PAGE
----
If Clint Eastwood’s own recent personal history wasn’t so steeped in botched political messages, I don’t think his films (with the obvious exception of American Sniper) would be so overly scrutinized as some sort of statement about his own beliefs. That being said, he seems to be on something of a tear lately looking for real-life heroes to put on the big screen in such works as Sniper, Sully, and the botched The 15:17 to Paris. Maybe Eastwood thinks the artificiality of superhero movies should somehow be countered with a dose of his version of reality. Still, despite Sully having some good moments, the filmmaker’s quest has been largely unsatisfying.
Which makes his decision to tell the story of Earl Stone all the more curious, and more importantly, interesting. The Mule is “inspired” by a New York Times Magazine article “The Sinaloa Cartel’s 90-Year Old Drug Mule” by Sam Dolnick (and adapted by Nick Schenk) about one Leo Sharp, a somewhat famous and quite elderly horticulturist who became a drug mule for Mexico’s Sinaloa drug cartel for roughly 10 years while in his 80s and early 90s. It just so happens Schenk also penned Gran Torino, the 2008 Clint Eastwood-directed work that marked the last time the actor appeared on screen in one of his own movies (his last actual acting role was in 2012’s Trouble with the Curve).
Eastwood’s Stone lives in Peoria and is recruited by the cartel because he’s down on his luck, loves to drive, has never gotten a parking ticket, and takes no chances in terms of his driving. More than anything, this World War II veteran is the last person the police or any drug enforcement agency would think might smuggle hundreds of thousands of dollars in cocaine per run to Michigan. And if this was all The Mule was about, it would be a pleasant distraction at best. But Eastwood and Schenk attempt to build a character study around Stone that paints him as a perfectionist when it comes to growing exotic flowers but a failure as a family man, with an ex-wife (Dianne Wiest) and grown daughter (played quite effectively by Clint’s real daughter Alison Eastwood) who can barely stand to look at him, let alone depend on him for anything.
But this portrait of Stone also includes his prejudices and his dated views on women, as well as his attempts at an advanced age to mend fences and be a better person when he realizes that the considerable money he makes as a drug courier has given him a second chance in many respects. Earl is what the kids call a “casual racist.” He doesn’t inherently dislike people of color, but he does have ideas about how they’re different than he is. He still finds ways to be charming and affable in their presence because that’s just how he is, and perhaps that’s Eastwood’s attempt to show that his character comes from a different era. But more often than not, it feels unnecessary. We don’t need to do anything beyond look at Eastwood’s face to know he’s old. That being said, there’s a scene where Stone runs into a group of lesbian bikers that is such classic, tone-deaf Eastwood that you can’t help but laugh.
For many, I’m guessing Stone’s shortcomings as a person, a husband and a father may make him (and possibly the film) irredeemable, and that would be a shame because there is a great deal here I found highly intriguing. Even more so, I think The Mule is Eastwood’s best film as a director since his Flags of Our Fathers/Letters from Iwo Jima combo release. Taissa Farmiga shines as Stone’s granddaughter Ginny, who is the only one of the family that not only will still talk to him but also wants desperately to bring him back into the fold. He hasn’t really earned her unconditional love, but he’s grateful for what she does offer. Key moments in her life (beauty school graduation, her wedding) get his extra special attention, both in terms of his time and newfound money.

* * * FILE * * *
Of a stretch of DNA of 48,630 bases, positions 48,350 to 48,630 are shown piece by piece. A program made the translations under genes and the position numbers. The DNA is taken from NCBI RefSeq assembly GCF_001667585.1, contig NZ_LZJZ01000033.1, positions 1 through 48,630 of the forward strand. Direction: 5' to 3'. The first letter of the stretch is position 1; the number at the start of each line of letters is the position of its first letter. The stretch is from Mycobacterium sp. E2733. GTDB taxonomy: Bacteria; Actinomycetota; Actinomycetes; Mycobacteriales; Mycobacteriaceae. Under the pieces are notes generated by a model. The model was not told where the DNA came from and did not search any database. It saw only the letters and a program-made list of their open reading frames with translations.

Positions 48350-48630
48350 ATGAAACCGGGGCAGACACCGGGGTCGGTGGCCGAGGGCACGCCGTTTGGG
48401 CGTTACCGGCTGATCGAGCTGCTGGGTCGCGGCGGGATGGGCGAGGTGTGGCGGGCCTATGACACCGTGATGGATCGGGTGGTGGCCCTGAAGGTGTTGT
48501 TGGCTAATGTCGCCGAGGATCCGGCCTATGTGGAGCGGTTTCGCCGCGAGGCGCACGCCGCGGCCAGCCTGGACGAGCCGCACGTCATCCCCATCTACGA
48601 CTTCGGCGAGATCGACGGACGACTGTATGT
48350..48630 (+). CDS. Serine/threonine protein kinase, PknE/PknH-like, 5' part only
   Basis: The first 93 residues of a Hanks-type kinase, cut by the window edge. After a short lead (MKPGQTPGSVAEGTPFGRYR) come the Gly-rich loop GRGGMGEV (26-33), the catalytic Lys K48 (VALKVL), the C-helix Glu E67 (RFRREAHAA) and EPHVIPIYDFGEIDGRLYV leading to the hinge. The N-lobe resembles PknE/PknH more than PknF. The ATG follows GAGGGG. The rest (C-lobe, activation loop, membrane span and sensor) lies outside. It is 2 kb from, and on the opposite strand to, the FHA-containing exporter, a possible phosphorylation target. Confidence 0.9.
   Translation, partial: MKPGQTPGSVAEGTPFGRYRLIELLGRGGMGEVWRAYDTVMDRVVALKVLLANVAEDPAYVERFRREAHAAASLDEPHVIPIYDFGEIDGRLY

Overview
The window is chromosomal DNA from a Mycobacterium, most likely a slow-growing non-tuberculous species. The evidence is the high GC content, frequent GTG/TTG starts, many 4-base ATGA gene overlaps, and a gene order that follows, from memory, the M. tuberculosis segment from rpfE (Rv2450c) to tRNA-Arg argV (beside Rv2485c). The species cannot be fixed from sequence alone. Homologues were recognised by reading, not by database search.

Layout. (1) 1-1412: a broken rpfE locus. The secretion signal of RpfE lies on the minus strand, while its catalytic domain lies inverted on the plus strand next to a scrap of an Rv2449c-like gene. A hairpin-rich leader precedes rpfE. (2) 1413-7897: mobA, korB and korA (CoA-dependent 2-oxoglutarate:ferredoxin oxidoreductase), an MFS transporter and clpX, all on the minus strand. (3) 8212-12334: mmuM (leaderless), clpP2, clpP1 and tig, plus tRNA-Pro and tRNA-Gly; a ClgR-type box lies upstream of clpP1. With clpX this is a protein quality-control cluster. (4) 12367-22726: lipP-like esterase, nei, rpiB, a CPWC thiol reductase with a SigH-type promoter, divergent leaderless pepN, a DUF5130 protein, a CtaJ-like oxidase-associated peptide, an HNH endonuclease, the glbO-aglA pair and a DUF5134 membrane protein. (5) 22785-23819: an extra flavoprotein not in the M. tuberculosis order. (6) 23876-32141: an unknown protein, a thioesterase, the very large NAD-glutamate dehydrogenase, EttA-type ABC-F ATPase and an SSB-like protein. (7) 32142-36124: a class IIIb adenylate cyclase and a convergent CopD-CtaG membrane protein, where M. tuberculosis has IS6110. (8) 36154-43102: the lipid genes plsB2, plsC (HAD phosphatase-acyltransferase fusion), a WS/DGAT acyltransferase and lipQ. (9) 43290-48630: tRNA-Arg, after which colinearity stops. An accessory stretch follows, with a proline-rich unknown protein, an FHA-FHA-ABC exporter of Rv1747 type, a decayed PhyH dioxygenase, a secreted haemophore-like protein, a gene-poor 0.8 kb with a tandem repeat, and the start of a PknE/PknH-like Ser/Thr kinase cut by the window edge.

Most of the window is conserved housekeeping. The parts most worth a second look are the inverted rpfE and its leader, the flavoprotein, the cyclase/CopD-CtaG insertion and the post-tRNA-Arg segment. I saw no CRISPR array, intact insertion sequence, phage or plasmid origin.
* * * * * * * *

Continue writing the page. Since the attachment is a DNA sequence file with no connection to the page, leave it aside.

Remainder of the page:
The DEA’s investigation into the Sinaloa cartel’s presence in the Midwest is handled almost matter-of-factly as a pair of agents (Bradley Cooper and Michael Peña), under the supervision of their boss (Laurence Fishburne) slowly track the path of the drugs from Mexico to Michigan, always seeming to miss Stone, or perhaps they look right through him. There’s one scene in which Cooper and Eastwood end up in a conversation at a diner that feels made up; even if it isn’t, that doesn’t stop it from being a nice moment between two men, the elder ironically giving advice on being a better husband.
I was also quite amused by the limited presence of Andy Garcia as the head of the cartel, who lives a little too high on the horse in the eyes of those around him, including a lieutenant played by Clifton Collins Jr. Garcia invites his top driver (nicknamed Tata—or grandfather—by the cartel) to his luxurious home, in a scene that could have easily been cut but gives the film some much-needed lighter moments before everything goes to hell.
Since we know Stone will eventually be caught, Eastwood is smart enough not to build too much artificial drama around his eventual capture. Instead, The Mule accentuates characters, relationships and the changing nature of the business of drug trafficking. If you can overlook a few questionable personality traits in Stone, the film is actually highly watchable, emotionally satisfying and quite funny at times, which is a welcome shift from a lot of what Eastwood has been dishing out lately. It’s not quite a return to form, but it’s a step in the right direction.
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